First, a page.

Aliyah and Kosher Food.
The reason I moved to Israel is for kosher food.
The following are reasons for Aliyah as I have heard from many people over the past 10 years:
Idealism, Torah, alimony, unemployment, lost all my money on Jewish day school tuition, free healthcare, lost your job, never want to work again, fraud, murder, arson, arrest, Argentina, Europe, Obama, Trump, working as an illegal alien for too long, the Jewish homeland, taxes you have to report and will not, Israeli women, Jewish men who do the army, the municipality, and ministry of interior.
I love being Jewish and unique, but not when unique means hungry.
These are all very valid reasons. But the reason I moved to Israel is for kosher food. I am American, hence I love food. Food is the backbone of American culture. It is an identity. In America, it is an identity that made me different. Here is the journey of my childhood:
Food in America Made Me Different
Keeping kosher kept me separated from every normal person in society. Growing up in Rochester, NY, “normal” meant not Jewish. I love being Jewish and unique, but not when unique means hungry. Unique would be great if it included a cheeseburger or Tony Roma’s ribs. They say kosher meat is better, healthier; but when I saw those kids smiling, I knew they were lying. Those kids were enjoying their pepperoni pizza. I was never able to share in that joy. Vegetarian pepperoni does not taste like pepperoni. I know that because I never smiled like the non-Jewish kids when my mom threw tofu on the pizza and called it fepperoni. Fepperoni does not go well with cheese.
I Had a Messed Up Sense of Reality
As a kid, I thought eating out meant ‘We are going over to Ben’s house for dinner.’
As a kid in Rochester, you could eat out at Friendly’s. Even so, the regular menu was not for the Jews. I had to ask for the ice cream menu. It would take three minutes for them to realize that I was not going to get a burger. Baffled, they would ask ‘Why do Jews never eat dinner?’ Shocked at the number of Jewish children that were allowed to jump straight into dessert while their parents were present.
Only non-Jewish people can enjoy the delicious hamburgers. Them and the other kids in my class at Jewish day school. These were the same children who could order food from the vendors at the baseball game, because their parents loved them. My understanding of love was any child whose parents allowed them to order peanuts from the snack guy walking around. You see what non-kosher does to children? It gives them a false sense of affection.
Chuck E. Cheese’s Debacle
Eating at Chuck E. Cheese’s was the worst experience of my childhood. I couldn’t eat. The activity I participated in was not eating. It was watching other kids enjoy themselves while a gigantic mouse would try to make me feel better by trying to get me to eat some pizza. The pizza wasn’t kosher so I ran away from that mutant mouse that was trying to make me sin.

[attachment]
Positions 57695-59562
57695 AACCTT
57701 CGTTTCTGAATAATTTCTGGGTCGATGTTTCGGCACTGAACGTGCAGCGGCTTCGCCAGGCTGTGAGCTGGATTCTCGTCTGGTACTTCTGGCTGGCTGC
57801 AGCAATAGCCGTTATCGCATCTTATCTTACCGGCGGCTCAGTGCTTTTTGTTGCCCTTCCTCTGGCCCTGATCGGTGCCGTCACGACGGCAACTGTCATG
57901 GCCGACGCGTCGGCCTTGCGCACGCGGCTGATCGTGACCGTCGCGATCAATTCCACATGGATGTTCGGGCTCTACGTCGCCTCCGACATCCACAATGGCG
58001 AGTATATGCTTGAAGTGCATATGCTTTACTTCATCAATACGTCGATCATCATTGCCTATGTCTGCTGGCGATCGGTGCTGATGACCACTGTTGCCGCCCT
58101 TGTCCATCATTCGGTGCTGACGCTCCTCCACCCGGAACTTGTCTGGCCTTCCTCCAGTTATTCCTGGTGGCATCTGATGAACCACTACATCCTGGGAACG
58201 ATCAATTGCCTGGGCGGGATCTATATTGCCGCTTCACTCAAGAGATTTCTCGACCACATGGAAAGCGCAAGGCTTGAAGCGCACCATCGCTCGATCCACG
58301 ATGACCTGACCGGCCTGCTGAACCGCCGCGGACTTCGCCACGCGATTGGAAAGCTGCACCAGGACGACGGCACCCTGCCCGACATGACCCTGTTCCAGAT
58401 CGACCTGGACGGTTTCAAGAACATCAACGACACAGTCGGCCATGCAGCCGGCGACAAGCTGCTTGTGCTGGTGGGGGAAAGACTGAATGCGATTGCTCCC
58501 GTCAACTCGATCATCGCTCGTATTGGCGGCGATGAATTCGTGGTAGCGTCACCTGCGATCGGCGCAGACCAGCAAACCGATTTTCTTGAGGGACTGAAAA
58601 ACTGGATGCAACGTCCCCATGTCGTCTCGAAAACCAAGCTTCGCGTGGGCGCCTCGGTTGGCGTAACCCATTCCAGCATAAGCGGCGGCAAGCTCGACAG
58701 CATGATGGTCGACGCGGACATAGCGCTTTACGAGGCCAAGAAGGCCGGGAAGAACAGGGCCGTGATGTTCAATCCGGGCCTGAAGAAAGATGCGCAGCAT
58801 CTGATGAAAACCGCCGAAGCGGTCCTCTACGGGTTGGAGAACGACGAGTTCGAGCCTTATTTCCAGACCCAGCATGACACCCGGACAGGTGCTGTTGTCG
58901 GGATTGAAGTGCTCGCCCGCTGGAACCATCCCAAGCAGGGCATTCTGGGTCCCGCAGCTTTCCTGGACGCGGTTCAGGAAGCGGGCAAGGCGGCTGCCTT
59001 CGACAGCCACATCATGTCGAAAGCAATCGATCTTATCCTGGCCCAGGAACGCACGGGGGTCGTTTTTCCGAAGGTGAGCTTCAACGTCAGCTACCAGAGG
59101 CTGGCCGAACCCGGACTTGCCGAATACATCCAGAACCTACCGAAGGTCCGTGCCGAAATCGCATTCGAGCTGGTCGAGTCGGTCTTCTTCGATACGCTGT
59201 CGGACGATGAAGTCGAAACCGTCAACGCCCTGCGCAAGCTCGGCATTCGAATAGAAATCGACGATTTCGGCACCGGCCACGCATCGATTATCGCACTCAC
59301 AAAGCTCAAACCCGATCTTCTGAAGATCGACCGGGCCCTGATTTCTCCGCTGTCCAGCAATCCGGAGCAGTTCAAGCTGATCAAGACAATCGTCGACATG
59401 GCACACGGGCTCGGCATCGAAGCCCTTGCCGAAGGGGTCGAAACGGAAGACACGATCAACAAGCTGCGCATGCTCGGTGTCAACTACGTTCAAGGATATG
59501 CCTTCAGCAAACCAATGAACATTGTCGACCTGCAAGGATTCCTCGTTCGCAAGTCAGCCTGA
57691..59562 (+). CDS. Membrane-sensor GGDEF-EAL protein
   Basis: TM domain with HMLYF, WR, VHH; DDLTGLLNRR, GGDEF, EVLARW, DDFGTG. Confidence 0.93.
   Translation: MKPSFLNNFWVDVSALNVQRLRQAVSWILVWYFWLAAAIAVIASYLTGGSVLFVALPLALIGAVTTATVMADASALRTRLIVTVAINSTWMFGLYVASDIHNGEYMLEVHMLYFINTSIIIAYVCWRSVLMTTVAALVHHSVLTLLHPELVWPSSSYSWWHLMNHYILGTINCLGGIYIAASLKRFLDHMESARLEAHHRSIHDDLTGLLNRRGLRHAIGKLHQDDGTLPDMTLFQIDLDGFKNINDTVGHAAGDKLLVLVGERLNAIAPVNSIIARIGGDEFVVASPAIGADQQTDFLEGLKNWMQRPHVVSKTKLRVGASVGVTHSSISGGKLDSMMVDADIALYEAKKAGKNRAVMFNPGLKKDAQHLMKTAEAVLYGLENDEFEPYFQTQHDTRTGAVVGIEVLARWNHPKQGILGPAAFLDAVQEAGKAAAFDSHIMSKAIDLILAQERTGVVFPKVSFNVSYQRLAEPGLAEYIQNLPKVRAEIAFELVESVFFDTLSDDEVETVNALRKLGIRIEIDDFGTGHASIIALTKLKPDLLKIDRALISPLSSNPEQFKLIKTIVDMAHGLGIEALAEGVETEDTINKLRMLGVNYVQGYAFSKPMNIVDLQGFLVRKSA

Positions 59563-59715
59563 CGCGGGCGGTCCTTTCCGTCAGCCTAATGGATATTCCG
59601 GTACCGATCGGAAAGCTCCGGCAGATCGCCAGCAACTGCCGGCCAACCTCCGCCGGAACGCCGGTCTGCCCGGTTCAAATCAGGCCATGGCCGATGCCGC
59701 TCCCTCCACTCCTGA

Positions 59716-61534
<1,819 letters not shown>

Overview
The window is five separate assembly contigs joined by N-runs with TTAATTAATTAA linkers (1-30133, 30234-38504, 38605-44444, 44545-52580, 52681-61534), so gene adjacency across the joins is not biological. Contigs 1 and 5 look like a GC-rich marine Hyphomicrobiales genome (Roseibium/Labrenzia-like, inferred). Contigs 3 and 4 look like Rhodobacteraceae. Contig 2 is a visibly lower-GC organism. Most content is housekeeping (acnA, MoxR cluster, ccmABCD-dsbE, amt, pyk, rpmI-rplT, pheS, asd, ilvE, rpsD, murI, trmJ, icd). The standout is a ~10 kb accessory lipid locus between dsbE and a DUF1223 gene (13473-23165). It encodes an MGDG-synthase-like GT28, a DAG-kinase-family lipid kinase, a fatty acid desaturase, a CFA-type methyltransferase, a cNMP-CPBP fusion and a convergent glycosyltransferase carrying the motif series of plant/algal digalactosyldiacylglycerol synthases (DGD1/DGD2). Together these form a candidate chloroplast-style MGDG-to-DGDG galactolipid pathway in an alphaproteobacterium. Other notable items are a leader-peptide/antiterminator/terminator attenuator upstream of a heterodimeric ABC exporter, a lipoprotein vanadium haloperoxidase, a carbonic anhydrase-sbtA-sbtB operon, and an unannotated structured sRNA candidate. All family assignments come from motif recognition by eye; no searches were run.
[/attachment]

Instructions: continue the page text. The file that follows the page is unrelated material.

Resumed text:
I Was Lied To
Chicago deep dish pizza is enjoyed by many non-Jews. It is huge, thick, and enjoyable. Kosher deep dish pizza is about a millimeter; it has a little bit more crust. That is it. In a society where Jews are second on the food chain, the kosher people lie about what they are serving. I can’t tell you how many times my dad brought me a kosher Rueben sandwich. It was years before I learned that Russian dressing was not cheese. In Israel, nobody ever lied to me. There is no need to lie in Israel. There are so many kosher places that we can finally enjoy the Israel deep dish pizza; as they call it, lasagna.
Can’t Date in America
In America I had no dating life. I couldn’t go anywhere. There was nothing “normal” as a Jew in suburban America. I couldn’t enjoy a night out at TGI Fridays. A date for a religious Jewish couple was shul. I have a vivid memory of a conversation I had on a first date, right before I moved to Israel, where I said, ‘Let’s go hear the rabbi’s sermon.’ We got there and the conversation continued, ‘You sit on that side of the partition; I’ll sit on this side. We’ll talk about the cantor after services. If we are lucky, the sisterhood might put out a nice spread.’ Killing two birds with one stone, she ended up meeting my parents after services. She did not want to go out again.
The only other outing for a Kosher eating Jew in my town was bowling. But nobody respects a man who uses bumpers. I scored over 200 and she still said that she didn’t respect me.
In Israel, I can be Normal
That is why I love Israel. In Israel, I am a normal person. A not hungry regular man. In Israel, everything is kosher, unless you are Ashkenazi on Passover. Then you can’t eat anything. Even still I somehow managed to put on extra pounds over Pesach by compensating for the legumes with Matzah. I found a way to enjoy myself in the country of my people, as a normal non-legume eater. Judging by my holiday pants with the elastic band that has been fully extended, I enjoyed my Pesach without legumes.
Kosher Burger King is the real reason I moved, even if it is now Burger Ranch. It was my first interaction with redemption. I remember standing in line, staring at the menu. It was on the wall. It was huge, which meant exciting. I felt the final presence of the messiah at our doorstep. The pangs of the redemption. All the years of persecution and cheeseburgers were over. We have a menu on the wall. I first asked for the hat. I felt like a king. I had the crown of the Messiah on my head. A cheap date, a hamburger, no tofu, no salad, and high cholesterol levels. I was finally normal. I saw children smiling with parents who loved them and no giant mouse. There I was, a happy, normal 25-year-old kid, without a second date. She didn’t enjoy the idea of wearing the messiah’s Burger King crown.
Like any normal man, I now enjoy my fast food, with legumes. And then washed it down with pareve ice cream.
That’s why I moved to Israel.